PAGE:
Auckland Standards Committee 1 v Brett Dean Ravelich

JurisdictionNew Zealand
CourtLawyers and Conveyancers’ Disciplinary Tribunal
JudgeMr D J Mackenzie,Mr J Clarke,Mr G Craig,Mr C Lucas,Mr P Shaw
Judgment Date29 April 2011
Neutral Citation[2011] NZLCDT 11
Date29 April 2011
Docket NumberLCDT 015/10

[2011] NZLCDT 11



Mr D J Mackenzie


Mr J Clarke

Mr G Craig

Mr C Lucas

Mr P Shaw

LCDT 015/10


In The Matter of the Lawyers and Conveyancers Act

Auckland Standards Committee 1
Brett Dean Ravelich, of Auckland, Barrister

Ms K Davenport and Mr M Treleaven for Auckland Standards Committee 1

Mr J Wiles for Mr Ravelich

Disciplinary proceedings for professional misconduct under s351-s361 Lawyers and Conveyancers Act 2006 (transitional provisions in respect of complaints and disciplinary proceedings) — operation of transitional provisions in respect of proceedings challenged — historic particulars supporting some of the charges of misconduct fell outside the limitation period in transitional provision — whether transitional provisions applied to commencement of proceedings by own motion procedure or only to commencement by way of complaint — whether s19 Interpretation Act 1999 (effect of repeal on prior offences and breaches of enactments) would enable the charges to be brought — whether the tribunal could read into s351(1) Lawyers and Conveyancers Act (complaints about conduct before commencement of section) a provision extending the subsection to own motion.

The issues were: whether the transitional provisions of LCA provided for both modes of commencement of disciplinary proceedings; whether s19 Interpretation Act 1999 (effect of repeal on prior offences and breaches of enactments) would enable the charges to be brought; whether the court could read into s351(1) LCA a provision that extended the transitional right to commence proceedings under that Act for matters that occurred pre 1 August 2008 to own motion matters.

Held: Section 19 Interpretation Act could not help in this case. The section only referred to offences and breaches of enactments. In respect of professional discipline, the Law Practitioners Act 1982 (“the LPA”) provided only a framework and processes for hearing such matters. It was not clear that there was an actual “offence” or “breach of enactment” as required by s19. The better course was to rely on s351 LCA.

The purpose of the transitional provisions was to ensure that there was no hiatus in the application of the disciplinary regime at the time of the transition from the LPA to the LCA. The threshold jurisdictional issue could not be resolved by claiming that the limitation in s351(2) only applied to complaint and not own motion matters as on that reasoning, there would be no jurisdiction to commence own motion proceedings under s351(1) as this only referred to complaints. Furthermore the same issues would apply in respect of sanction limitations in s352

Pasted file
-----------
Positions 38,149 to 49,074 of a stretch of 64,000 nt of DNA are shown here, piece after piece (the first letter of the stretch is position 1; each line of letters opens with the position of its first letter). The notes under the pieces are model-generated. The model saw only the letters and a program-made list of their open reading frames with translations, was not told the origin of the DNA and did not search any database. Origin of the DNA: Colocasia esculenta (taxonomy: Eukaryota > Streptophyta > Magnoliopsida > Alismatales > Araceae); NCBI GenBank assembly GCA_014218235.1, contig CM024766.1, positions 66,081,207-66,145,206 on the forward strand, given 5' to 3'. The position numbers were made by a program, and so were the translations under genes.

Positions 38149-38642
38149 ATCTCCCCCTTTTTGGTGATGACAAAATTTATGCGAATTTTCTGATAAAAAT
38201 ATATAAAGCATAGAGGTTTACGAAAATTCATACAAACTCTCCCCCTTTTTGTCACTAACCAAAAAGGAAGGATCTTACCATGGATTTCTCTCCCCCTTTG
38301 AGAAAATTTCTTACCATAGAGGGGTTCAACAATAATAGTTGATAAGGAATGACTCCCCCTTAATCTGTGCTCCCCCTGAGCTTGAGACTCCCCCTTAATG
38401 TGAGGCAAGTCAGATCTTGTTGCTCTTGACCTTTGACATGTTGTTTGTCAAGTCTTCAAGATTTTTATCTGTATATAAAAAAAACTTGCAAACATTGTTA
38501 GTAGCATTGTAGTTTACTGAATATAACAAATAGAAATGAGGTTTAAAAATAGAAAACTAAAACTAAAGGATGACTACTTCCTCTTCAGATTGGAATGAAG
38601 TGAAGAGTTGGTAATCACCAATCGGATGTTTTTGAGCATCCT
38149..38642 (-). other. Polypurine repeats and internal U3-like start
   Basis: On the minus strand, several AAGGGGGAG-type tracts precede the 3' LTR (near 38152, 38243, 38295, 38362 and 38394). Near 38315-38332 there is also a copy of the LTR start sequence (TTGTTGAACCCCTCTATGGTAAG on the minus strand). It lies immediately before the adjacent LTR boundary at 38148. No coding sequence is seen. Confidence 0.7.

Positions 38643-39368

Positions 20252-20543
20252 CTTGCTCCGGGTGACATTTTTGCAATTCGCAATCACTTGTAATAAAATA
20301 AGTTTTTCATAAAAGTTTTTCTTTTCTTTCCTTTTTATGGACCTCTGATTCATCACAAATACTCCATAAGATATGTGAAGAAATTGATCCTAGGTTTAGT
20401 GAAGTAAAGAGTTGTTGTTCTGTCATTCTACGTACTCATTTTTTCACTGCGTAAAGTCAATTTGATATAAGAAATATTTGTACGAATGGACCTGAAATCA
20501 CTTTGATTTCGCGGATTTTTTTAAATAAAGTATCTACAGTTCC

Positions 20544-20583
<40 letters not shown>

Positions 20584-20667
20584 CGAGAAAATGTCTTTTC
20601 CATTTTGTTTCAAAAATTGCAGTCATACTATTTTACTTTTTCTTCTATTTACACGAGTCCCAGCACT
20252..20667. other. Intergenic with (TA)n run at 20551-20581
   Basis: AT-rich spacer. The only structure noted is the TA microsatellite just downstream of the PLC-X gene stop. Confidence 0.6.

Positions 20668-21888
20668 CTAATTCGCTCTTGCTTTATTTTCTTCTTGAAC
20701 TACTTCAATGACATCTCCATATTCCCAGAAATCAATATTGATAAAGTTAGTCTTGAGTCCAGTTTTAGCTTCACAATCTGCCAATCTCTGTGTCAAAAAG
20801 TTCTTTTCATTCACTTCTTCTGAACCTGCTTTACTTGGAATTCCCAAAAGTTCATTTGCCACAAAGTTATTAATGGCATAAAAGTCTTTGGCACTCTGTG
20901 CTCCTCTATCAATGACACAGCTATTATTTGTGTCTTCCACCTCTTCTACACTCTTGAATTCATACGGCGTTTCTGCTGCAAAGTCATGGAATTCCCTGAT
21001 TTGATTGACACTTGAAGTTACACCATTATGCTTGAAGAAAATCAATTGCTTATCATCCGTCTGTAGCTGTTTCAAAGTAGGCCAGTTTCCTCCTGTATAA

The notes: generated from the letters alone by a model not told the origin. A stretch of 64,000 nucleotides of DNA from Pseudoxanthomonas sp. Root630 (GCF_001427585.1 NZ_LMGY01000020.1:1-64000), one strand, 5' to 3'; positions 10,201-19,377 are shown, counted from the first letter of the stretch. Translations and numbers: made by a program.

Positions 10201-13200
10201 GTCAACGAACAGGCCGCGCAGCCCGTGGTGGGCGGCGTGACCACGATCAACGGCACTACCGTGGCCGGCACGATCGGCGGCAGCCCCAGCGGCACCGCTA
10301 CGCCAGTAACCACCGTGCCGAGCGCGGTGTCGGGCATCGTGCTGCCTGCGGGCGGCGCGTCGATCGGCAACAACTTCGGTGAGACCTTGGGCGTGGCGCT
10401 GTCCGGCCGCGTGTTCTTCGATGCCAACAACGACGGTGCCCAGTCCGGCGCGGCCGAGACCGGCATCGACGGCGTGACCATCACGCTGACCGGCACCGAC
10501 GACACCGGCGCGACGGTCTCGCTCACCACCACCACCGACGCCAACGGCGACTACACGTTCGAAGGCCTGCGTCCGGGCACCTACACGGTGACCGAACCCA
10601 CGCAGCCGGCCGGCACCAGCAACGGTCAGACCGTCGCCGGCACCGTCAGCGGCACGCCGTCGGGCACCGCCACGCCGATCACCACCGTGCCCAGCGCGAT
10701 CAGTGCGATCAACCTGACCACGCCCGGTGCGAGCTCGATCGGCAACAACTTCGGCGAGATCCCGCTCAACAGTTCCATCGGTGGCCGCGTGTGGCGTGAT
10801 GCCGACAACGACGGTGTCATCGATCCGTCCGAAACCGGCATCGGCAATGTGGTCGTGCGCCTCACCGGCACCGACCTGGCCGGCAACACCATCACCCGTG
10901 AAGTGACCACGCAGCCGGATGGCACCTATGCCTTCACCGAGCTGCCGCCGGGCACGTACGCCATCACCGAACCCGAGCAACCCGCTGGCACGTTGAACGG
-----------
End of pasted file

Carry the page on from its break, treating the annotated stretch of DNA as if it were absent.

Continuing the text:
On their face, the transitional provisions did not seem to extend to own motion matters. While complaints and own motion matters were distinct, there was no real difference in process following the making of the complaint or motion. There was no substantive difference in the rights or obligations of the person charged whether the proceedings arose from an own motion or a complaint.

The limitation period was fixed and excluded conduct prior to 1 August 2002. The intention of Parliament was that conduct from 1 August 2002 be dealt with under s351, no matter when it was discovered. The 6 year limitation period only arose in the transitional period and it reflected a policy decision to close off the former disciplinary regime for matters arising pre 1 August 2002.

It was appropriate to read into the provisions a reference to the own motion procedure to fill a gap in the provisions so as to enable the legislation to operate effectively ( R v McKay; Northland Milk Vendors Association Inc v Northern Milk Ltd). The scheme of the LCA allowed disciplinary charges to be initiated by either a complaint or by own motion. The consequence of this was that although s351(1) would allow for own motion initiation of proceedings, s351(2) would likewise be read as applying to both procedures and the limitation would apply.

The particulars of conduct occurring pre 1 August 2002 could not be relied on to support the charges. However historical offending could be considered when determining sanctions for admitted or proved charges.

R suspended from practice as a barrister for stipulated time period.

HEARING at Auckland on 15 March 2011



Mr Ravelich faced three disciplinary charges, which had been laid by the Auckland Standards Committee in August 2010. The charges arose from a number of criminal convictions that had been recorded against Mr Ravelich over an extended period of time.